Brazil’s worst-ever recession extended into its third year as the GDP contracted 3.6 percent in 2016, as reported by the Brazilian Statistics Bureau (IGBE) on March 7. This issue along with a deepening budget crisis has dealt a major blow to President Michel Temer’s economic agenda.
In the early months of 2017, it appeared that the recovery was underway with automobile production and supermarket sales rising, said the Rio Times. The Focus Report, a survey of 100 financial institutions by Brazil’s Central Bank, predicted that the GDP would grow at a higher rate in 2016 and 2017. However, their prediction overestimated the strength of the recovery in 2016, leading many to question their forecast for 2017, especially with the unemployment rate stuck at a record 12.6 percent.
Analysts still agree that the economy will grow in 2017 and 2018. Finance Minister Henrique Meirelles did not appeared concerned by the poor growth reports and has maintained that the recession is in the past and the economy will only move up from now on.
Protests have broken out in numerous cities against pension reform, according to Folha de São Paulo. Temer’s government coalition has decided to cap pension benefits and raise the minimum retirement age from 54 to 65. The government claims that these cuts are necessary in order to avoid a crisis similar to that of Greece or Spain, said BBC. Transport workers in São Paulo paralyzed the city for 24 hours in response to Temer’s austerity measures.
This represents just one symptom of growing unrest with the budget crisis. Temer’s decision to institute austerity cuts to major social institutions, such as Social Security, has proven wildly unpopular among Brazilian citizens but has spurred foreign investment, said the Financial Times.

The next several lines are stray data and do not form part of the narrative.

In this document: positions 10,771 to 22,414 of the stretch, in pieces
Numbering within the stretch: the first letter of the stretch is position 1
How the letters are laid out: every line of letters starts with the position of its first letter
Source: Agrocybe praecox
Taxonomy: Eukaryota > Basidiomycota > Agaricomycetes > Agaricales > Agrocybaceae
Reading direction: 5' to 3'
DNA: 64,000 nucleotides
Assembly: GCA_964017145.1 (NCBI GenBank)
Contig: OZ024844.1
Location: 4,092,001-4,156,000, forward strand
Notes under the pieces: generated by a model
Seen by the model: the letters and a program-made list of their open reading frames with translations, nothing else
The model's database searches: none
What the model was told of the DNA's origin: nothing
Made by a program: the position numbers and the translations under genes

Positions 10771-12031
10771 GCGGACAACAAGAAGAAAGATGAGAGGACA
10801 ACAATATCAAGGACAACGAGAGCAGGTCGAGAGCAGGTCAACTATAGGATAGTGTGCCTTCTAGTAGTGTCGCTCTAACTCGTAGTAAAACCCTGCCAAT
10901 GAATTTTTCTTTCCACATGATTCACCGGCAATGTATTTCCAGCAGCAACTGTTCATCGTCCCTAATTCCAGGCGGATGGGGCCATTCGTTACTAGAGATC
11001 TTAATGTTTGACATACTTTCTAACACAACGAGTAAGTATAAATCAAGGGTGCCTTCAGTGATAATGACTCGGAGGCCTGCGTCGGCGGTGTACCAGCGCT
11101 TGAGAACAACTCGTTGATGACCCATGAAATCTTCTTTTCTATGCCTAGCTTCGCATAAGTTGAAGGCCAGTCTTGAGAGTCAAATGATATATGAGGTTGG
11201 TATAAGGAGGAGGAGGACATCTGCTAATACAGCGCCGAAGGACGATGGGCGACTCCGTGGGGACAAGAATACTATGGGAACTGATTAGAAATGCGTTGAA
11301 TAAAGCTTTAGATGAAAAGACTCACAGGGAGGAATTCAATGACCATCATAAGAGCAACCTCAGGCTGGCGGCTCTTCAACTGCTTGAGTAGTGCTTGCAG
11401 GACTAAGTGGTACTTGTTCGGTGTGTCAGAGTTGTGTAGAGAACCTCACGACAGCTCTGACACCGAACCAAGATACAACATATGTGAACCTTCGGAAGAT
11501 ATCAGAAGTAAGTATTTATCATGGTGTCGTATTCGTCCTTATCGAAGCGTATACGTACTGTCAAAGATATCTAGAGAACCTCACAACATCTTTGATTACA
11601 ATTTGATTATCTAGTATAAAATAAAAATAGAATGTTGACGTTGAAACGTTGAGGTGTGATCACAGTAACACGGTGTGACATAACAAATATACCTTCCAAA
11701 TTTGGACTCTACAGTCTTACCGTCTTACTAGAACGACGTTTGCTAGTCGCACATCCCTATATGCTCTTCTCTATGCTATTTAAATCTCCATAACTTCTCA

The government has instituted a reform that prevents any increases in real budget expenditures for up to 20 years. Police have gone on strike in some states while public school teachers in Pernambuco and Rio Grande do Norte have declared an indefinite strike, said G1. In Rio de Janeiro, restaurants that provide subsidized meals for the poor are closing and authorities are eliminating housing subsidies for almost 10,000 homeless families, as reported by UOL Notícias.
United Nations Special Rapporteur on extreme poverty and human rights Philip Alston said that the budget cap would “place Brazil in a socially retrogressive category all of its own.”
While the leaders of the government have pressed for austerity measures for the public, they have not extended austerity to their own professions. Legislators in São Paulo voted to increase their own salaries by more than 26 percent in December of 2016, according to Folha de São Paulo. Additionally, Temer’s dinner in support of the budget cap cost over $11,000 per attendee, said G1. According to a poll conducted by MDA in February, one percent of respondents said that they would vote for Temer in the 2018 elections, in which he is prohibited from running due to a conviction for a violation of campaign finance laws, said the New York Times.
It is too soon to tell if the recession will continue into 2017 or if Temer’s austerity measures will improve the stability of major social institutions. The protests against austerity have the possibility to grow even larger as the year progresses.